and a runner on base. Explicitly, not the
time to call upon Lester for his first relief
appearance in almost a decade. And yet, Madden made a move. – [Baseball Announcer] Boy,
this is an extremely quick hook. – [Seth] In came Lester, a decision that necessitated another. Contreras would be replaced
behind the plate by David Ross. Ross won a World Series with
Lester and the Red Sox in 2013. And, the two developed so much chemistry that Ross became Lester’s
personal catcher. So when Chicago signed Lester
before the 2015 season, they brought in his much
older battery mate as well. But everyone knows this tandem
will break up after tonight. Ross is 39 and before this year, announced this season would be his last. It spurred and outpouring
of appreciation and even a warm half joking All-Star
campaign for the backup catcher. So this is Ross’s final game ever, which made what happened in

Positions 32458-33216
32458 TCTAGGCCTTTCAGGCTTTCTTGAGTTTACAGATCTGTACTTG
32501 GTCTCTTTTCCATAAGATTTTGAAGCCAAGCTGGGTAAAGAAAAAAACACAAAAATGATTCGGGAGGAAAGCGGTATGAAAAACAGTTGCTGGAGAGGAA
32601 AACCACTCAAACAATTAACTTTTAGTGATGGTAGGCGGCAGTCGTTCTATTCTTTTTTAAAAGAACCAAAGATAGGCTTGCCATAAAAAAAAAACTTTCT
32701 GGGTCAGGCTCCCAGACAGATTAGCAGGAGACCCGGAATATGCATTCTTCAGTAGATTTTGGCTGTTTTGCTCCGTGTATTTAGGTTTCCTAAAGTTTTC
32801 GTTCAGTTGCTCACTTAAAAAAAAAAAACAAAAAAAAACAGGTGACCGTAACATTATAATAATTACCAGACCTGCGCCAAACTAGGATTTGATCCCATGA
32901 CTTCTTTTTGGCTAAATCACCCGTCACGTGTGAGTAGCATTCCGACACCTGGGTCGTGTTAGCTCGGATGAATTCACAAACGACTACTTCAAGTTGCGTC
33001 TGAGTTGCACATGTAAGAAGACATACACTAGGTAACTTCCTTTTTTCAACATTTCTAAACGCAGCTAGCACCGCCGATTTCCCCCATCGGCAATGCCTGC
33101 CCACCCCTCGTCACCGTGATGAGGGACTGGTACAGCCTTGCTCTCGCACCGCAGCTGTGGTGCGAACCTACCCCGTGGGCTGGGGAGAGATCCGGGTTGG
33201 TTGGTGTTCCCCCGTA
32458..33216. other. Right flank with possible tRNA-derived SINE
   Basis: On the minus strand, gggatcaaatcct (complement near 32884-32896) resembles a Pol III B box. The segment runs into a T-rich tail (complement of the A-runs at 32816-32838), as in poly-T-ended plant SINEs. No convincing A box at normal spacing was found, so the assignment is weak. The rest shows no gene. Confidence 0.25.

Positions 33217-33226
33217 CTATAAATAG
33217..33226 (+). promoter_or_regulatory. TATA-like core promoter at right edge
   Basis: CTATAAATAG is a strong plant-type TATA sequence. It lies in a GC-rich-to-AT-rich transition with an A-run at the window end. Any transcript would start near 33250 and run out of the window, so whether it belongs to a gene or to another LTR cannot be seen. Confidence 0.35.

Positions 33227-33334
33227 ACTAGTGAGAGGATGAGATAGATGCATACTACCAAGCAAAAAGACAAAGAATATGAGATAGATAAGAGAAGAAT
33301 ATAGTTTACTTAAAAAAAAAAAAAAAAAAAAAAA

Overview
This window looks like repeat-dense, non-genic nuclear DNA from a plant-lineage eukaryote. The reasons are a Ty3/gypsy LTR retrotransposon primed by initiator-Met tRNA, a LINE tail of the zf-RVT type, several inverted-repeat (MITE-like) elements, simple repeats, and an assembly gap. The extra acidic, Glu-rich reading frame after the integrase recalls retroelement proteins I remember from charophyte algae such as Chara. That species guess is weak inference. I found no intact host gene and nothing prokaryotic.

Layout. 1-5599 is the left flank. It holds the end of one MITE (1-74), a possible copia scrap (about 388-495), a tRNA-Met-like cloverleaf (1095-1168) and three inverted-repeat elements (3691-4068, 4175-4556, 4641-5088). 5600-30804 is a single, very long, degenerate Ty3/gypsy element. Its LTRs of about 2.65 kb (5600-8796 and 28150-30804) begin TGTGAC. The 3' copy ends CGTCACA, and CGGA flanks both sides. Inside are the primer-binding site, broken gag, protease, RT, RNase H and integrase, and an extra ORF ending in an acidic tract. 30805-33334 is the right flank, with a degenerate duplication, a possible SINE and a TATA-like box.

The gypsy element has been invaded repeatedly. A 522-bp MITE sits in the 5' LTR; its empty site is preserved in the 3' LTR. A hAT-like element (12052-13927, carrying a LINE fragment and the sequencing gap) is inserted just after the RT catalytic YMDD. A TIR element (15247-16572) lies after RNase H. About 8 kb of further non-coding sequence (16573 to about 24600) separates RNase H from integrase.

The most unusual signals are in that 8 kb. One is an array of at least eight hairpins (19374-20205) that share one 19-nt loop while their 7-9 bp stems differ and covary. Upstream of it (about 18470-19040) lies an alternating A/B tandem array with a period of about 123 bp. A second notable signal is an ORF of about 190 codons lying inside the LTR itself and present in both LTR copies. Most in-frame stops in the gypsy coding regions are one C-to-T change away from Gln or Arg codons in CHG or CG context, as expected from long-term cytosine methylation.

the rest of the fifth inning feel like a cruelly precise flareup of the ‘billy goat curse’. Lester took over that dirty inning and immediately dirtied it further. Jason Kipnis just kind of plopped the ball in front of home plate. Lester wouldn’t come off the mound and try to throw to first,
because he doesn’t do that. So Ross tried to make the
play and airmailed it, allowing runners to advance
to second and third. Here’s the cursed part, A
Lester pitch to the next batter, Francisco Lindor caromed off the dirt and then into Ross’s mask
so hard you could hear it. So hard, it knocked Ross off his feet. (crowds roaring) Rarely does a wild pitch
go this far astray. And in the ensuing chaos both runners came around to score and make it 5-3 Cubs. An uncalled borderline strike led to walk, which led to a weirdly quick hook, which led to absolute (beep) mayhem. But the Cubs still had
the lead and Ross undid some of that damage with
this shot to right field. A 39 year old homering
in this last game ever, which is game seven of the World Series. And, by the way, the
homer came off a monstrous and well rested pitcher and Andrew Miller. This was just ridiculous. And Lester and Ross got